The importance of the true fair market value of your practice
When selling a dental practice, the first milestone is generally reaching an agreement on the sales price.
by Jonathan Martin, CPA, and John K. McGill, JD, CPA
When selling a dental practice, the first milestone is generally reaching an agreement on the sales price. However, doctors are actually selling various assets such as dental and office equipment (tangible assets), and personal goodwill (intangible assets). The biggest indicator of what a seller will receive after taxes from the transaction is not the gross sales proceeds, but rather how the sales price is allocated to the various assets being sold. From a seller's standpoint, an allocation resulting in the least amount of taxes owed will be more attractive. For example, sellers typically seek an allocation leaning more heavily toward intangible assets, such as personal goodwill, given that such assets are taxed at the more favorable capital gains rates, currently a maximum of 20%. On the other hand, the sale of tangible assets, such as dental equipment, office equipment, and consumable supplies, are generally subject to ordinary income tax rates, currently at a maximum tax rate of 39.6%.
On the other side of the table, a purchaser will seek an allocation that allows for the most expedient write-off of the assets purchased. Tangible assets can be written off much faster (five to seven years) than personal goodwill, which takes 15 years to write off. When you consider accelerated depreciation that can be applied to tangible assets, such as Section 179 depreciation, an allocation favoring tangible assets provides a better tax result for a purchaser. In other words, if something is more favorable for one doctor in the transaction, it is often less favorable for the other doctor. Given that assets that receive the most favorable tax treatment upon sale have the longest write-off period, and vice versa, it is obvious that this "push-pull" creates a fertile ground for negotiation.
According to the Internal Revenue Code (IRC) Section 1060, when allocating the purchase price, a method referred to as the residual method is used to dictate the order by which each asset must be allocated a portion of total price. Under this approach, accounts receivable is the first asset to be allocated value. However, when selling the entire practice, it is much easier to leave accounts receivable out of the sale. This is simply due to the disparity in perceived value between a buyer and seller.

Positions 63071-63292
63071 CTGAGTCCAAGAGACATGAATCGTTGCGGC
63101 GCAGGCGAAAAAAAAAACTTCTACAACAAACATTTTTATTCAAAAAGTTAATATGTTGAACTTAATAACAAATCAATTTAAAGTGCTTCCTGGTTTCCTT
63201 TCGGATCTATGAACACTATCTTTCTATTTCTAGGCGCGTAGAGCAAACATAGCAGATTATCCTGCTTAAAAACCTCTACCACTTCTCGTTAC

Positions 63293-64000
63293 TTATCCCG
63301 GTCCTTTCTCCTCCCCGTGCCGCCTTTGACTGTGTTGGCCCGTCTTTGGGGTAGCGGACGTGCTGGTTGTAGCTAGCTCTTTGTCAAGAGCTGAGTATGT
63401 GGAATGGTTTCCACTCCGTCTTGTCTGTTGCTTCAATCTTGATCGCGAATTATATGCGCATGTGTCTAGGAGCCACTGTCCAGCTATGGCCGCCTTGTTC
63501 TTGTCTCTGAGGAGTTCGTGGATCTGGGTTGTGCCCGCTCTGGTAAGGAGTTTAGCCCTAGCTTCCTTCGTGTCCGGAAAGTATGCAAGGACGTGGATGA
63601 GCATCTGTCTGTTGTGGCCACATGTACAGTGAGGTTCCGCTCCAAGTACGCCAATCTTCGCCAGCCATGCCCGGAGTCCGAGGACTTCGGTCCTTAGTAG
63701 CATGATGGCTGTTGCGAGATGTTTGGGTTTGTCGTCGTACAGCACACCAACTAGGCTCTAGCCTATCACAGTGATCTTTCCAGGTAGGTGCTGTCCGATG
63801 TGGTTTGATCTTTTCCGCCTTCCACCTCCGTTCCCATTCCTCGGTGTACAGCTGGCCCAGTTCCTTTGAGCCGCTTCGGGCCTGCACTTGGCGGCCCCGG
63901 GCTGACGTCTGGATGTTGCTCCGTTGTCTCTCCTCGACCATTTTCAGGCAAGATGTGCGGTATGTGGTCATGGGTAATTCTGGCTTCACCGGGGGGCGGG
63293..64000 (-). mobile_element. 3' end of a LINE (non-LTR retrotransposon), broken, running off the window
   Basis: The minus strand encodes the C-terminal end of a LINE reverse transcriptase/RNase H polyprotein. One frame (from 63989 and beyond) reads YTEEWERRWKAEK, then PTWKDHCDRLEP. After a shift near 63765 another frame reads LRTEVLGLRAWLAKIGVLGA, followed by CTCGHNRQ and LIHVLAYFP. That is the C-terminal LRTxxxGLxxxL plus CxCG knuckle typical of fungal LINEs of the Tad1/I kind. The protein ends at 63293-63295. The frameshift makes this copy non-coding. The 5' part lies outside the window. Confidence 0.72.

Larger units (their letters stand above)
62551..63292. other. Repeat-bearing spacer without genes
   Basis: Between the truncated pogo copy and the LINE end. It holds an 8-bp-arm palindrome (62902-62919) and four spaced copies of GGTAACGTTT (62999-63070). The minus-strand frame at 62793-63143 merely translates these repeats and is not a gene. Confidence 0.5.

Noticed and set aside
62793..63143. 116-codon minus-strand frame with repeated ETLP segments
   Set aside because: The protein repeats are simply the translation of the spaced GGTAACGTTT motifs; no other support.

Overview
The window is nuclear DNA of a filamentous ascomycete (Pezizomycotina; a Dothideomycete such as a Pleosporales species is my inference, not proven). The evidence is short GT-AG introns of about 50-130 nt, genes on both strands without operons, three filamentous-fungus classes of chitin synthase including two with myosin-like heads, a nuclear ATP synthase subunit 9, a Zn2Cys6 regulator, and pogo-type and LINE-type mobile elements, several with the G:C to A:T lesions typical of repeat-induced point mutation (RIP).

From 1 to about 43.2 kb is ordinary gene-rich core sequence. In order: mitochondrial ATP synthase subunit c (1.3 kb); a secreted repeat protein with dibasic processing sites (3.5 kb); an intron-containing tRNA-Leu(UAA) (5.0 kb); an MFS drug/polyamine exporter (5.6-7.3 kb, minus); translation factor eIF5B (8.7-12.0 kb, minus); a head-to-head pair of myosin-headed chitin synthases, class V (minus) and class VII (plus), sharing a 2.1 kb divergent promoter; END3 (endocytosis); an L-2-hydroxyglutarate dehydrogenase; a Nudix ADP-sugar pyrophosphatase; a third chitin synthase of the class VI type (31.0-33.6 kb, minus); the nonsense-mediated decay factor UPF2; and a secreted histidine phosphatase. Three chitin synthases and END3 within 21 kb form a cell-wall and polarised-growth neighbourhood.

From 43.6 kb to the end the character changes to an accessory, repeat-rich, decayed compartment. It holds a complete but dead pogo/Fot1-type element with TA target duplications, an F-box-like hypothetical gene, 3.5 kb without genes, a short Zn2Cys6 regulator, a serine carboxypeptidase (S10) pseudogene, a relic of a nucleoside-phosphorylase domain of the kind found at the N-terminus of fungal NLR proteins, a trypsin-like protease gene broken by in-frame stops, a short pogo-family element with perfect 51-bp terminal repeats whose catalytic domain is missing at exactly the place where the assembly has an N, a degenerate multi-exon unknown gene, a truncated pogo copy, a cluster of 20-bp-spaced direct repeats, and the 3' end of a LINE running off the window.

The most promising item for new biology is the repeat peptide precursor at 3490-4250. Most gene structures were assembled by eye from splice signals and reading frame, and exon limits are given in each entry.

When negotiating accounts receivable, a buyer is going to offer less than face value to purchase the receivables since there is always an amount that is uncollectible. The issue is trying to determine exactly how much will be uncollectible. Typically a buyer will err on the side of caution and estimate more, while a seller will assume less. In order to avoid this unnecessary negotiation, it is much easier for the seller to exclude accounts receivable from the sale. After the practice is sold, the buyer's staff will ultimately collect them on behalf of the seller and remit them to the seller upon receipt. In return for the collection services rendered, the buyer will retain a small percentage of the amounts collected. As stated above, this is for amounts collected on accounts receivable. This is not the case for orthodontic contracts receivable, which are included in the practice sale.
Given that accounts receivable are generally not part of the allocation, the purchase price must be allocated first to assets that receive the least favorable tax treatment upon sale -- tangible assets. As a result, it is not uncommon for sellers and their representatives to arbitrarily allocate a nominal amount to tangible assets, with the majority of the purchase price allocated to intangible assets. However, it is important to note that IRC Section 1060 indicates that the allocation to each asset class should be based on each asset's fair market value. This is especially important given the built-in conflict between buyer and seller. If one party intentionally manipulates the allocation by randomly allocating value to specific asset categories that are unilaterally favorable to them, it is reasonable to expect the same attempts will occur from the other side.
In order to avoid this issue and the potential endless negotiations that could follow, doctors should make sure the proposed sale price of the practice and the allocation of the assets are based on the actual fair market value of the practice and the individual assets of the practice. Guessing at one's practice value and arbitrarily allocating the purchase price will only motivate buying candidates to counter with equally unjustifiable offers that lessen the likelihood of a sale.
Jonathan Martin provides transition planning for practice sales, partnerships (buy-in/buy-out), practice mergers, associateships/compensation analysis, and financial forecasting (pro forma) through Roger K. Hill & Company, member of the McGill & Hill Group, LLC. John McGill provides tax and business planning exclusively for the dental profession and publishes The McGill Advisory newsletter through John K. McGill & Company, Inc., a member of the McGill & Hill Group, LLC. For more information, visit www.mcgillhillgroup.com.
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